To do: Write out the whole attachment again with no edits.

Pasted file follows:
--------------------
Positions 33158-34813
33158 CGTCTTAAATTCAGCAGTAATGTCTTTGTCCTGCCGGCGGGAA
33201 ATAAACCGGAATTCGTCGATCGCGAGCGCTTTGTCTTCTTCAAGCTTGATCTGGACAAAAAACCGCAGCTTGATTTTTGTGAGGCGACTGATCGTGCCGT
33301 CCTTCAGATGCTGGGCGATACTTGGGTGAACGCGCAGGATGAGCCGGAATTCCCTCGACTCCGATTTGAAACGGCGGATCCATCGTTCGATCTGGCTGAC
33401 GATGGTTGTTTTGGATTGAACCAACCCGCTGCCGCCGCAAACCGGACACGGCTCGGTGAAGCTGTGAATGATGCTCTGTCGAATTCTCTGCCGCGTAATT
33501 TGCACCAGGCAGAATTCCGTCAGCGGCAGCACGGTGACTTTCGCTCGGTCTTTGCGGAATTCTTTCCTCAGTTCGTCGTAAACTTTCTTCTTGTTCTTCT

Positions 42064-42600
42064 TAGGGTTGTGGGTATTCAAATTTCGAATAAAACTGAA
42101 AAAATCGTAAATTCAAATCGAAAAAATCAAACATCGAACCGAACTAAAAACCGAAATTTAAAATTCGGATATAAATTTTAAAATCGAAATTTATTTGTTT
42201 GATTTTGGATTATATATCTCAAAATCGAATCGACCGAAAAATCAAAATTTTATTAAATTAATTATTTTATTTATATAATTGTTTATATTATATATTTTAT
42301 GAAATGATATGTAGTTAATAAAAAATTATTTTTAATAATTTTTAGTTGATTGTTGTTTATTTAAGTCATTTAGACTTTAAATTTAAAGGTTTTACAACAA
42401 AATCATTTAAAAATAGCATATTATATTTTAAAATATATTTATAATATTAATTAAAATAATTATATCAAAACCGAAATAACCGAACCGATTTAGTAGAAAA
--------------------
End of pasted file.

Positions 33158-34813
33158 CGTCTTAAATTCAGCAGTAATGTCTTTGTCCTGCCGGCGGGAA
33201 ATAAACCGGAATTCGTCGATCGCGAGCGCTTTGTCTTCTTCAAGCTTGATCTGGACAAAAAACCGCAGCTTGATTTTTGTGAGGCGACTGATCGTGCCGT
33301 CCTTCAGATGCTGGGCGATACTTGGGTGAACGCGCAGGATGAGCCGGAATTCCCTCGACTCCGATTTGAAACGGCGGATCCATCGTTCGATCTGGCTGAC
33401 GATGGTTGTTTTGGATTGAACCAACCCGCTGCCGCCGCAAACCGGACACGGCTCGGTGAAGCTGTGAATGATGCTCTGTCGAATTCTCTGCCGCGTAATT
33501 TGCACCAGGCAGAATTCCGTCAGCGGCAGCACGGTGACTTTCGCTCGGTCTTTGCGGAATTCTTTCCTCAGTTCGTCGTAAACTTTCTTCTTGTTCTTCT

Positions 42064-42600
42064 TAGGGTTGTGGGTATTCAAATTTCGAATAAAACTGAA
42101 AAAATCGTAAATTCAAATCGAAAAAATCAAACATCGAACCGAACTAAAAACCGAAATTTAAAATTCGGATATAAATTTTAAAATCGAAATTTATTTGTTT
42201 GATTTTGGATTATATATCTCAAAATCGAATCGACCGAAAAATCAAAATTTTATTAAATTAATTATTTTATTTATATAATTGTTTATATTATATATTTTAT
42301 GAAATGATATGTAGTTAATAAAAAATTATTTTTAATAATTTTTAGTTGATTGTTGTTTATTTAAGTCATTTAGACTTTAAATTTAAAGGTTTTACAACAA
42401 AATCATTTAAAAATAGCATATTATATTTTAAAATATATTTATAATATTAATTAAAATAATTATATCAAAACCGAAATAACCGAACCGATTTAGTAGAAAA